Anyone seeking a divorce must explain the reason for their marriage dissolution. In New York, infidelity can be grounds for a divorce.
If your spouse was unfaithful and you are looking into divorce, it is best to consult with a trained family lawyer about how adultery affects the divorce process in New York. The aftermath of a breakup is miserable enough, and dealing with the legal system while working through feelings of sadness and mistrust can be overwhelming. A skilled divorce attorney can listen to your concerns and advocate for your best interests during the marriage dissolution process.
Adultery and Fault-Based Divorce
In New York, the grounds for divorce can be fault or no fault-based. To pursue a fault-based divorce, the filing spouse must prove their partner did something that caused the marriage to fall apart. One possible ground for a fault-based divorce is adultery.
Under N. Y. Dom. Rel. Law § 170(4), adultery involves an act of sexual intercourse, oral sexual conduct, or anal sexual conduct performed voluntarily by a married person with a person who is not their spouse. The filing spouse must have evidence to back up their claim that their partner was unfaithful, which makes adultery a difficult claim to prove. The divorce-seeking spouse’s testimony is not enough. However, that does not mean that there needs to be direct evidence catching the cheater in the act. Circumstantial evidence, such as receipts, emails, phone records, and texts, may suffice. If you choose to seek a divorce based on adultery, it is best to hire an experienced family law attorney to collect and keep track of evidence on your behalf.
The Impact of Adultery on Divorce Proceedings
Evidence of adultery may have an effect on the many factors that a judge will consider when ruling on divorces. A spouse who committed adultery may be awarded less or be required to pay more in spousal maintenance (formerly known as alimony). Adultery itself does not directly affect the judge’s calculations for alimony, but the circumstances surrounding the adultery might. For example, if a cheating spouse used marital funds in their affair. The division of assets is not directly affected by adultery because New York is an “equitable distribution” state, but the circumstances of adultery may affect the determination of what constitutes marital property.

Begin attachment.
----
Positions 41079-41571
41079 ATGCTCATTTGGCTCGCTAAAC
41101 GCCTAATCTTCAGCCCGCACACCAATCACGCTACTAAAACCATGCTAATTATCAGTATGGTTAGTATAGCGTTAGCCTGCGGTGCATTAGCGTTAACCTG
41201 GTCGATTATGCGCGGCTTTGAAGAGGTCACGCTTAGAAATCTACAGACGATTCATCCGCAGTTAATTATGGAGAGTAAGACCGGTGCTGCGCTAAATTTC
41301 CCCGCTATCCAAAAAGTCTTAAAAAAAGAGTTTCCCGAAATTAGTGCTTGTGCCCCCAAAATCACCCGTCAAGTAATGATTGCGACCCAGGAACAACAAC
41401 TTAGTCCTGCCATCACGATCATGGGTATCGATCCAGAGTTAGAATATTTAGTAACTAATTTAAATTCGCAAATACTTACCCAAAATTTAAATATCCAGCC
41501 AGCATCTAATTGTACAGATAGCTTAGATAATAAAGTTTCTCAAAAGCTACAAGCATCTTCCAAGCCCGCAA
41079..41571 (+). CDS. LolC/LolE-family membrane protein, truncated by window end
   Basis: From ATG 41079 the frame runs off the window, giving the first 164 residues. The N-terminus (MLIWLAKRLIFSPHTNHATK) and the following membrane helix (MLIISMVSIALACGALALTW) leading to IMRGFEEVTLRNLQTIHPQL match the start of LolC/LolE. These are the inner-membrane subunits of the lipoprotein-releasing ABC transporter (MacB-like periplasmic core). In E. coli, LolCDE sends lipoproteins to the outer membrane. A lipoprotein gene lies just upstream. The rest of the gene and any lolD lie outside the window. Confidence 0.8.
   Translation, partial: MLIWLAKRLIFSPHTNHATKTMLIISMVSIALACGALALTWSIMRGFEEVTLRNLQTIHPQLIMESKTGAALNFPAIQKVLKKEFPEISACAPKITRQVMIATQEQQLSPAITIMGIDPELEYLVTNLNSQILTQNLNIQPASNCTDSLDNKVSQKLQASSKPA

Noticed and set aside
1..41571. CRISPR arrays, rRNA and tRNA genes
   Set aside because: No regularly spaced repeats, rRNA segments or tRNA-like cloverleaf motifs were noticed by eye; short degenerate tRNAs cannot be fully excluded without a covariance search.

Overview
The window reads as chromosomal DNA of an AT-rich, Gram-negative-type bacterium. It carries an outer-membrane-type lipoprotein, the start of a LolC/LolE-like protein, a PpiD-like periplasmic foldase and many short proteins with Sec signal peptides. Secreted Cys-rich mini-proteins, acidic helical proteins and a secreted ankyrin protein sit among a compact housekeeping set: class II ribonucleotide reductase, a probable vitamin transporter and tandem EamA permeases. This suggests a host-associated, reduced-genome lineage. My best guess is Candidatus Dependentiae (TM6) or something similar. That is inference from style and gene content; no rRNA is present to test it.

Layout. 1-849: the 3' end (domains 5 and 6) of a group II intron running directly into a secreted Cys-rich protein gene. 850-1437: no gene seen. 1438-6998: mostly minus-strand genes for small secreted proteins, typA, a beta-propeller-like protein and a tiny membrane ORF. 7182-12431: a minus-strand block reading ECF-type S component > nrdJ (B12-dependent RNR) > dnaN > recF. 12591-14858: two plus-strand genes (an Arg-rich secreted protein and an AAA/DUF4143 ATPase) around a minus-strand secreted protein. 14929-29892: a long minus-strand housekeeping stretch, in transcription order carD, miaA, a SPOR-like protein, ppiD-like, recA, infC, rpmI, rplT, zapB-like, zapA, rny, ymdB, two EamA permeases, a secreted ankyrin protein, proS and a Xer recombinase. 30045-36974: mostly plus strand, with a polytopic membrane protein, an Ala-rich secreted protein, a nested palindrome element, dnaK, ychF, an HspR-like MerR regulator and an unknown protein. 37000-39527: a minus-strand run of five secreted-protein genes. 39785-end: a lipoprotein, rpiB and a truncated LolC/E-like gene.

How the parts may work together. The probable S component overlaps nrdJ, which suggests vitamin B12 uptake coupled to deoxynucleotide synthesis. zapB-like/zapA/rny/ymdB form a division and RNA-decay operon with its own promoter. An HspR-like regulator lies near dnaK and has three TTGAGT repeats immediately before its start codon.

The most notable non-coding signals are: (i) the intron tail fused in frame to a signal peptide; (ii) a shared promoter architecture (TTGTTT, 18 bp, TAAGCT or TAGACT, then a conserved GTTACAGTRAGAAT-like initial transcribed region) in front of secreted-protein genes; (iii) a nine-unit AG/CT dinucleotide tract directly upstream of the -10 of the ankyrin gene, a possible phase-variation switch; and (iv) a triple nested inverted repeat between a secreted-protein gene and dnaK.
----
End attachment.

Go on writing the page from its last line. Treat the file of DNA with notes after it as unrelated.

Adultery can also come into consideration when evaluating custody of shared children. Judges base their child custody decisions on the best interests of the child/ren. Adultery itself is not likely to affect a judge’s ruling, but similarly to the previous factors, the circumstances around it can. If the affair involved abusive behavior, for example, the judge’s decision may take this into account. It is essential to consult with a lawyer who is well acquainted with the divorce process and the effect adultery can have on your parental rights.
Contact The Colwell Law Group About Adultery-Based Divorce in New York
The grounds someone cites when filing for divorce in New York matter. While it may seem common sense to seek a divorce based on adultery, this fault-based ground can be hard to prove. Depending on your circumstances, filing for different reasons or on a no-fault basis may be more beneficial in the long run. It is important to consult with a qualified family law attorney prior to taking any action to protect yourself, your child/ren, and your assets. Contact The Colwell Law Group for assistance.